The NCAA Board of Directors has recommended a delay on the voting of the one-time transfer rule originally proposed by the DI Transfer Waiver Working Group, citing the ongoing COVID-19 pandemic as their reasoning.
"The board agreed to lift the moratorium on transfer legislation for the 2020-21 legislative cycle but recommended to the Council that changes to the waiver process as suggested by the working group are not appropriate at this time. Board members recommended the waiver process be sensitive to student-athlete well-being, especially those impacted by COVID-19 in the interim period."
- NCAA Board of Directors
This is merely a recommendation from the Board of Directors, and not a definitive stance. Voting on the one-time transfer rule could still happen as early as the Board's May meeting.
In February, the DI Transfer Waiver Working proposed a concept to the Board of Directors that would allow the student-athletes competing in men’s & women’s basketball, baseball, men’s ice hockey and football a blanket one-time transfer waiver. These are the only five NCAA sanctioned sports which do not legislatively allow students-athletes to transfer and compete immediately.
The board called the proposal on waiver changes as “not appropriate at this time."
Prior to the recent decision, the moratorium on transfer legislation for the 2020-21 legislative cycle was lifted allowing further proposals and votes in the future.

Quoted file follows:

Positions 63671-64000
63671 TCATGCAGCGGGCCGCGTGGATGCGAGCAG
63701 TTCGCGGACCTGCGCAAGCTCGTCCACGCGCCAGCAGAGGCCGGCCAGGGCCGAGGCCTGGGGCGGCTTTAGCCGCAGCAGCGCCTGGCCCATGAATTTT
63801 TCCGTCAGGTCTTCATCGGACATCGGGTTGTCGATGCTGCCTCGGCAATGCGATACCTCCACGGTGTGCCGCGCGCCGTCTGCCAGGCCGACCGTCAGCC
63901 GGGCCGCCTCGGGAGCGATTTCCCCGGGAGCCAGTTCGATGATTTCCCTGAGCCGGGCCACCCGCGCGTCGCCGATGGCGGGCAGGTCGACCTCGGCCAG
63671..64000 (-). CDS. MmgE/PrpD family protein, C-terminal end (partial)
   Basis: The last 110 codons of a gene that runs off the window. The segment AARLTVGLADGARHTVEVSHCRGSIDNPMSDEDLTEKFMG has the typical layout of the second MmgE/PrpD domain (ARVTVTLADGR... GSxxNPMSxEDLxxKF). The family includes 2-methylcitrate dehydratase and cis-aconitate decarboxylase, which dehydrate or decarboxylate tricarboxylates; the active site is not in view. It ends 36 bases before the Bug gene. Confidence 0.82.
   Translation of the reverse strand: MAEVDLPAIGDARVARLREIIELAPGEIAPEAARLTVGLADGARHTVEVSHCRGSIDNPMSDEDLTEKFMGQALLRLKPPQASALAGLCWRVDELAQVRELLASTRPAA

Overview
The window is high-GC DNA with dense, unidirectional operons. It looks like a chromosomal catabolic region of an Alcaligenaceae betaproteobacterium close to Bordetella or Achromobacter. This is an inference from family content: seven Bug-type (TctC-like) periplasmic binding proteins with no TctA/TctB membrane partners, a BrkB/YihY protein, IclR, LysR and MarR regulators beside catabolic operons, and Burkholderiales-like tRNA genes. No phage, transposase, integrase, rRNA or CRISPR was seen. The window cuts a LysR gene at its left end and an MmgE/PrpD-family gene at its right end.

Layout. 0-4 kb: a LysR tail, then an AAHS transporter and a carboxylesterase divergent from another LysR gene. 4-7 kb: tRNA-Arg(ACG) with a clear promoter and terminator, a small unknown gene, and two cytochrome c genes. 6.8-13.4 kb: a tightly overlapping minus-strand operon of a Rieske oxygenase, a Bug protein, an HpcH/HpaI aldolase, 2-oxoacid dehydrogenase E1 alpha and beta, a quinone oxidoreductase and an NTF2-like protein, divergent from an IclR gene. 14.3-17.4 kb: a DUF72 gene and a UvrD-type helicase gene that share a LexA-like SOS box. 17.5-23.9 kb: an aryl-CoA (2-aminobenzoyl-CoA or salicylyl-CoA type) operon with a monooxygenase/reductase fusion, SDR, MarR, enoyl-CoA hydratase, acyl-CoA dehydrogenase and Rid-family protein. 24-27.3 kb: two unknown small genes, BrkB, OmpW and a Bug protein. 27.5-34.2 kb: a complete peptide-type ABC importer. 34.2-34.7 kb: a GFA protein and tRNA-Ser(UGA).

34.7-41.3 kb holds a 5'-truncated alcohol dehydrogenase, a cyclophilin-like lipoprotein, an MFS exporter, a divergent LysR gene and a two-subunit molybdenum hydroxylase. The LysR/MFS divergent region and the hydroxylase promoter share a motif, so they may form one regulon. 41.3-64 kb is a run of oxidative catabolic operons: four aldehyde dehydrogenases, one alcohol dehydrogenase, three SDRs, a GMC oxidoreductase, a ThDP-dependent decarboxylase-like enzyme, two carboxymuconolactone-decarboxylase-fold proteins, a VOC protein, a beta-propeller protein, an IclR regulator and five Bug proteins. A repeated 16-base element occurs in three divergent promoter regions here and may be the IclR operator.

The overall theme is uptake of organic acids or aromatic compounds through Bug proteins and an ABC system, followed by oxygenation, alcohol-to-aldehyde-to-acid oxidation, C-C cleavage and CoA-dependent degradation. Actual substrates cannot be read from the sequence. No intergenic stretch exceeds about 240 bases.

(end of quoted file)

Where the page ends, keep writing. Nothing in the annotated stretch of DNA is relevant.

The transfer waiver process has always been complicated. In October 2018, a change in the NCAA transfer rules opened the door for programs to initiate contact to student-athletes who entered their name into a "transfer portal." Last fall, the NCAA's Board of Governors tasked the working group to look into changes to the transfer waiver.
The student-athletes in the five sports whose names were placed in the portal were required to sit out a season - unless under certain situations. Special circumstances included coaching changes, family illness and injury to the student-athletes. The most common claim, however, was a student athlete being "run off" by a coach.
The recommendation comes just one day removed from the Board of Directors announcing that they were moving towards allowing student-athletes to receive compensation from "third-party endorsements both related to and separate from athletics," essentially allowing student-athletes to capitalize on their name, image and likeness (NIL).
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